Editorial: Fallout from DA Steve Howe’s activism just beginning, and it will hit Brownback hard

Steve Howe is Sam Brownback’s David Souter.

Over the coming days and weeks, Republican voters not just in Johnson County but in the entire state of Kansas will gradually learn about District Attorney Steve Howe’s recent laughable decision involving the adherance of Johnson County Community College’s elected board members to the Kansas Open Meetings Act (KOMA).  To briefly review:

  • Howe said that unlimited serial meetings may take place, regarding any topic, and involving any number of elected officials, provided that the politicians never explicitly state, “This is how we’re going to vote in the future.”
  • Howe said that it’s acceptable to discuss (or distribute typed information about) the budget — in great length and in great detail — during a closed meeting involving the local government’s entire elected membership, provided that at least part of the closed meeting involves the “job performance evaluation” of a city manager or somebody else who plays a role in developing the budget.

District Attorney Howe is either unwilling or unable to provide substantive answers to the following questions:

  • Why, in the formal written statement of findings, he failed to mention the great length — 64 specific items — of the budget list distributed in executive session;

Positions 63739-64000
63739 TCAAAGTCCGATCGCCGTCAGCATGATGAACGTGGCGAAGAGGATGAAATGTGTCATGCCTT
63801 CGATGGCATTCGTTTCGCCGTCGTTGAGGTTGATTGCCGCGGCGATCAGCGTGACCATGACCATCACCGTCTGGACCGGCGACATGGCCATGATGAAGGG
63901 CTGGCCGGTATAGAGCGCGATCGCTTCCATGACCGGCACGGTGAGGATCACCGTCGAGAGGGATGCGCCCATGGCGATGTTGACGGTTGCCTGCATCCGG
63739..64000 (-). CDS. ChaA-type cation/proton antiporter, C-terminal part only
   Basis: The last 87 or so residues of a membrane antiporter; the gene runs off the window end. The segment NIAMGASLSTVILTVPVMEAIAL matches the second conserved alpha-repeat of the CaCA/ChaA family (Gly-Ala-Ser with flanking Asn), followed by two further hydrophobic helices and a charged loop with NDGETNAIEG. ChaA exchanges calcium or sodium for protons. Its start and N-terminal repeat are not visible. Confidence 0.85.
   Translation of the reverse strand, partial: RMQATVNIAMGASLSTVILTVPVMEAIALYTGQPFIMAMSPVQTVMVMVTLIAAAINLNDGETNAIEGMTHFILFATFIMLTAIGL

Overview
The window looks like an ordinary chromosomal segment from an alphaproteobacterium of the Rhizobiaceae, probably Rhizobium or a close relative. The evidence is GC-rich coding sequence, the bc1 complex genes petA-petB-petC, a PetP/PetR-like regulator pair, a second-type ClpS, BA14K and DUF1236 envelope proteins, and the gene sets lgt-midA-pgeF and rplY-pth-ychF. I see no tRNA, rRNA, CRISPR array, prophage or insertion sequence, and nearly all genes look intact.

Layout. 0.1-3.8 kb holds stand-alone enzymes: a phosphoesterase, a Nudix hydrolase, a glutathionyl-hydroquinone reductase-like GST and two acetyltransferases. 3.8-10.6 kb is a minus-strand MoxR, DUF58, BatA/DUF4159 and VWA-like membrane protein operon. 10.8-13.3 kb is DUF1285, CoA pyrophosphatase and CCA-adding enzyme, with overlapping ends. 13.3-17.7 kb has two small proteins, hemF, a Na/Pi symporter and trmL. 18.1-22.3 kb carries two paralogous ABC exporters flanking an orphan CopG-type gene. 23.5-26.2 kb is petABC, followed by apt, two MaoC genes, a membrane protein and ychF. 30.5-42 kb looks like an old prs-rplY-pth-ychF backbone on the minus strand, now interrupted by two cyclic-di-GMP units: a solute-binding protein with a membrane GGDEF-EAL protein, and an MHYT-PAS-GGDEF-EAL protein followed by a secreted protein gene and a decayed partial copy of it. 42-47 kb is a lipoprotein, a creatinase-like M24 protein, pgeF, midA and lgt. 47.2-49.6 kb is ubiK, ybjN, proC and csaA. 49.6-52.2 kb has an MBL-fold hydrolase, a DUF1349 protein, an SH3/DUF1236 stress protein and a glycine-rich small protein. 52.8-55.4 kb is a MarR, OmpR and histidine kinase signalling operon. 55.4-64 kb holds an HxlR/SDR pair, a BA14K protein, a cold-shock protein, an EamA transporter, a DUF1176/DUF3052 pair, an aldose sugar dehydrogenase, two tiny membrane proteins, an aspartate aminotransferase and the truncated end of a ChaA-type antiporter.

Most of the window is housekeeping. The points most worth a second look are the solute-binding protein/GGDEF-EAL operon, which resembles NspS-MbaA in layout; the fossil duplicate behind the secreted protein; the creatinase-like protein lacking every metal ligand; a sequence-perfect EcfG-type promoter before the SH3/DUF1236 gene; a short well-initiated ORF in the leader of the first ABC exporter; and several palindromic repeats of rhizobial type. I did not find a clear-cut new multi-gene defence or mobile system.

• Whether he talked with any respected experts on open meetings laws outside of his office, such as Kansas Press Association counsel Mike Merriam, who has no doubt that JCCC violated the law (the unwillingness to comment can be interpreted here as a likely “no”);
  • Why his written findings rely significantly on statements similar to “JCCC President Calaway said…” when Calaway has clearly and repeatedly engaged in unethical, dishonest behaviors.

Howe says that his office did a thorough investigation — but that’s not true.  Not only does it appear unlikely that the DA spoke with any KOMA experts, but Howe also refused to make simple requests for Email communications from JCCC, under the Kansas Open Records Act.

In a short time, conservative voters state-wide will learn of these unprofessional actions by DA Howe.  Some voters will assume incompetence, but most will likely assume corruption manifesting itself through legal activism and through the selective enforcement of the law.

At the center of this is Sam Brownback, who provided Howe with a crucial endorsement over former Attorney General Phill Kline in the 2008 Republican primary for District Attorney.  Granted, if Kline had won the primary, he probably would not have won the general election in Johnson County, which voted for John McCain by a much smaller margin than any recent Republican presidential nominee.  But it’s now clear that Howe is unacceptable.

Brownback chose politics over principle, rolling the dice and losing.  In one of the few examples yet where Brownback unilaterally played a role in a law-enforcement appointment, we now know that Brownback didn’t do enough research.  Just as President George H.W. Bush unintentionally chose activist David Souter for the Supreme Court, Howe is a dud who brings more harm than good to his office.

In Steve Howe, Johnson County has an unqualified activist as its chief law enforcement official, and Brownback put him there.

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